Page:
Driesell: The Citadel must take ‘baby steps’

Citadel basketball coach Chuck Driesell has a record of 24-68 in three years with the Bulldogs. (Wade Spees/postandcourier.com) ¬

Chuck Driesell says Citadel basketball has to take “baby steps” toward success in the Southern Conference.

At 8-22 overall and 5-13 in the SoCon this season — Driesell’s third as head coach — the Bulldogs won two more games than they did last year, both overall and in the league.

That could qualify as “baby steps,” but not much more.

In his first three seasons, Driesell has an overall record of 24-68 and a SoCon mark of 14-40. With an overall winning percentage of .260, that’s the worst three-year start for a Citadel coach since Bernard O’Neil went 13-40 (.245) in 1947-50.

Driesell, who has two years left on a five-year contract he signed when he was hired in 2010, is not happy with those won-loss numbers, but insists his program is headed in the right direction.

“I feel great about where the program is going,” he said after the Bulldogs lost in the first round of the SoCon tournament. “I’m disappointed, we all are, that we haven’t won more games. It’s a process.

“This is not the kind of place where you walk in and sign a bunch of McDonald’s All-Americans or a bunch of junior college transfers.”

Driesell points to the remarkable story at Towson, where coach Pat Skerry brought in three transfers from Big East schools and went from 1-31 last year to 18-13 this season, the biggest turnaround in NCAA history.

“We can’t do that here,” he said. “We have to take baby steps, and I think we did that last year. And we’ll continue to do that next year.”

In order to make progress next year, Driesell will have to replace the production of All-SoCon center Mike Groselle, who averaged 15.6 points and 7.6 rebounds. And he will have to figure out how to improve a defense that was among the very worst in Division I, and solve a turnover rate that handcuffed an otherwise fairly effective offense.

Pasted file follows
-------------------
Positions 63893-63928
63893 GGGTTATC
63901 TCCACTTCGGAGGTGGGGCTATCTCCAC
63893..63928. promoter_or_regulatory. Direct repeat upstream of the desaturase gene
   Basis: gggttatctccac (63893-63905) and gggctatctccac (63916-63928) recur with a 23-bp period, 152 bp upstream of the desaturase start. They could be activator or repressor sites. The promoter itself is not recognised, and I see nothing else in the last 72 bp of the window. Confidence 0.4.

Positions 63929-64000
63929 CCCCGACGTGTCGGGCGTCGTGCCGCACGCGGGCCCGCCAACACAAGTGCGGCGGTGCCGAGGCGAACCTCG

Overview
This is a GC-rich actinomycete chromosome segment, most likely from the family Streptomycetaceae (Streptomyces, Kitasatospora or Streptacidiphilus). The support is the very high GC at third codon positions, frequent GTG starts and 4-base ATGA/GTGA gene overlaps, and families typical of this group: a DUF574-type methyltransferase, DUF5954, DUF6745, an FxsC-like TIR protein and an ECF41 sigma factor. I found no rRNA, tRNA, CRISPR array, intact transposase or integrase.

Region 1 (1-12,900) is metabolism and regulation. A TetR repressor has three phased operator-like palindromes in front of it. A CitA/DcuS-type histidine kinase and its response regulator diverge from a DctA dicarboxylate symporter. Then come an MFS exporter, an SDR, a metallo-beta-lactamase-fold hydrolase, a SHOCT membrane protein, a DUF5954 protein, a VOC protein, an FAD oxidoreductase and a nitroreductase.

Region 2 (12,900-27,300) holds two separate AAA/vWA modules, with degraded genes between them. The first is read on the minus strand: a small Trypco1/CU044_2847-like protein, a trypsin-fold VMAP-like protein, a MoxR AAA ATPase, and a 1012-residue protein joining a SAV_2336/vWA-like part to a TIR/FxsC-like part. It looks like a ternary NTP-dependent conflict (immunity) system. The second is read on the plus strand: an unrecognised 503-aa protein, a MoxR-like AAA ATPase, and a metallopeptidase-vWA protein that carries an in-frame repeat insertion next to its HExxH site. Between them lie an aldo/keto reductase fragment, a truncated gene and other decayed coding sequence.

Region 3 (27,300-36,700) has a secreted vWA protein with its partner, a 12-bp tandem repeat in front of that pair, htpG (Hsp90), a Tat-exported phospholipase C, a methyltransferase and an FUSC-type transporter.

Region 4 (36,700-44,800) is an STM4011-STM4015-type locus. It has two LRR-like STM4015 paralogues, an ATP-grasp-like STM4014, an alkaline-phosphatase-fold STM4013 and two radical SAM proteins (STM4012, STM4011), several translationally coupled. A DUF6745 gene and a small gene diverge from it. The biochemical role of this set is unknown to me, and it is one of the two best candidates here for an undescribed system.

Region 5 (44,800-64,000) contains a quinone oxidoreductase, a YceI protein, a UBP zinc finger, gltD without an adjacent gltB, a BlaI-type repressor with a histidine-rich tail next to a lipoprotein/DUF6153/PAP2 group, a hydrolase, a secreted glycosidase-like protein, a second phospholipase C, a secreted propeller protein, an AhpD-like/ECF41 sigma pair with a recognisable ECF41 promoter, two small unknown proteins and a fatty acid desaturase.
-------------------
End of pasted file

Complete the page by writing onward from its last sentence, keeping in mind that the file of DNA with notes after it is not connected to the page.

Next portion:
The Bulldogs ranked 346th out of 347 teams in defensive efficiency, according to the advanced metrics at kenpom.com, and allowed foes to shoot 47.1 percent from the field, worst in the SoCon. Driesell relied mostly on a 2-3 zone but mixed in man-to-man and other looks as well, to little effect.

Driesell said he’ll visit other programs in the offseason to find some strategies that will work for his personnel.

“When I think I know it all, it’s time to get out of the business,” he said. “This game is all about taking and sharing things, and putting your own twist on it. I’ve seen a couple of teams where I like the way they play defense, and I’m going to visit with them and see if some of those things they do can fit our personnel for next year.”

On offense, the Bulldogs’ turnover rate was 23.9 percent, ranking No. 333 out of 347 teams. Turnovers are the major reason The Citadel took 208 fewer shots than opponents, an average deficit of seven per game.

That meant the Bulldogs averaged just 64.4 points (eighth in the SoCon) despite shooting 45.3 percent (second) and averaging 15.1 assists (first).

The maturation of sophomore point guard Marshall Harris, who led the SoCon with 5.2 assists per game, and rising sophomore Matt Van Scyoc should help, Driesell said.

With Groselle gone, the Bulldogs will have no seniors next year as The Citadel still is dealing with roster imbalance left over from the 2007-08 season, when Ed Conroy brought in 12 freshmen.

But barring departures, the Bulldogs next season will have seven juniors, including Harris, 6-8 forward P.J. Horgan and 6-8 forward C.J. Bray, who missed this season with ankle issues, and four sophomores.

The 6-6 Van Scyoc made the SoCon all-freshman team, averaging 11.1 points and shooting 37.2 percent from 3-point range, but has room for improvement, especially in ball-handling.

Brian White, a 6-7 forward from Richmond, Va., will be counted on to make an early impact as a freshman.

The last four Citadel coaches had their first winning seasons in year 4.5, on average. To meet even that schedule, the Bulldogs will have to take more than baby steps over the next two years.

“We’ll have no seniors on the team next year,” Driesell said. “In a perfect world, you’d have three or four or five seniors and three or four juniors. Then, some of the close games we lost last year might go our way.”